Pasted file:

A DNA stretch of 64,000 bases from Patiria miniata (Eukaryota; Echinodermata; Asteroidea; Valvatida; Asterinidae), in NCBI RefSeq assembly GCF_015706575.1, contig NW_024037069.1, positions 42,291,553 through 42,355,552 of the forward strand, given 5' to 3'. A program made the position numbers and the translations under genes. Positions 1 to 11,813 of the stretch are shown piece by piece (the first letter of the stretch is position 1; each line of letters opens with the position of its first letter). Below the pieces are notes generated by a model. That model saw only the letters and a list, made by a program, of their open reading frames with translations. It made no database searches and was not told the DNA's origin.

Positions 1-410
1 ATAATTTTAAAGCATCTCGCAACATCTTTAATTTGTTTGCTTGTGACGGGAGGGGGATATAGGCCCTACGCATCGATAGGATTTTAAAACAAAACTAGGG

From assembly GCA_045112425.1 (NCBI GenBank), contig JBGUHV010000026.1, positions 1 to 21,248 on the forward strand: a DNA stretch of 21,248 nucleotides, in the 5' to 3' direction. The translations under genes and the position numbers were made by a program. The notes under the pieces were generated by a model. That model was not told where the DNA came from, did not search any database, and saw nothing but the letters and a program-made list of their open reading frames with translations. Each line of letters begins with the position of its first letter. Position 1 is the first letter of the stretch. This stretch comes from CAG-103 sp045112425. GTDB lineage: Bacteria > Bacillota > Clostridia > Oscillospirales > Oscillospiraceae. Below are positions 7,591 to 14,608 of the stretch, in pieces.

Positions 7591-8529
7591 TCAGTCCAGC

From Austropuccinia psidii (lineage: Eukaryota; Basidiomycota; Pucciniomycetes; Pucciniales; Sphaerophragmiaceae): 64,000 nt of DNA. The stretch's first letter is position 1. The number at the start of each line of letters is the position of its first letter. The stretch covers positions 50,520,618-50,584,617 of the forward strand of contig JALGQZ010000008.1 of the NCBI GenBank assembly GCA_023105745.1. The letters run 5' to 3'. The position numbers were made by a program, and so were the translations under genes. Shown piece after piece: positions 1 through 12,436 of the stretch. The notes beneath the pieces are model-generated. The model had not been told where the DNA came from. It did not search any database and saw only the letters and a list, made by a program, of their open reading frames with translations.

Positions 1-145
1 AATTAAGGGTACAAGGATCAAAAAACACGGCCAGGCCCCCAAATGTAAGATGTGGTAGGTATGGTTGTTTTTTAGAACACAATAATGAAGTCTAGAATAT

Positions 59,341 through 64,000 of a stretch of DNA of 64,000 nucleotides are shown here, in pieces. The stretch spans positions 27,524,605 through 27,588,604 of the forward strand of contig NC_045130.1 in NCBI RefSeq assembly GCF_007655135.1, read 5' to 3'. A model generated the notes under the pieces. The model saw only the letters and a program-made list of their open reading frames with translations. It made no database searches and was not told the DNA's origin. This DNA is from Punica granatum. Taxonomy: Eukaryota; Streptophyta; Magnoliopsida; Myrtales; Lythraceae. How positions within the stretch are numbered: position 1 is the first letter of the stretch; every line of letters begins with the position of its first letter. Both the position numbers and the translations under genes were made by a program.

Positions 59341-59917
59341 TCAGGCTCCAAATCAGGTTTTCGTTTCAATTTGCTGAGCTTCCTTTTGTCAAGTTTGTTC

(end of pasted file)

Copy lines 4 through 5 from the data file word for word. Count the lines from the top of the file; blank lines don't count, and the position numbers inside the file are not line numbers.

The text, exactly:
From assembly GCA_045112425.1 (NCBI GenBank), contig JBGUHV010000026.1, positions 1 to 21,248 on the forward strand: a DNA stretch of 21,248 nucleotides, in the 5' to 3' direction. The translations under genes and the position numbers were made by a program. The notes under the pieces were generated by a model. That model was not told where the DNA came from, did not search any database, and saw nothing but the letters and a program-made list of their open reading frames with translations. Each line of letters begins with the position of its first letter. Position 1 is the first letter of the stretch. This stretch comes from CAG-103 sp045112425. GTDB lineage: Bacteria > Bacillota > Clostridia > Oscillospirales > Oscillospiraceae. Below are positions 7,591 to 14,608 of the stretch, in pieces.

Positions 7591-8529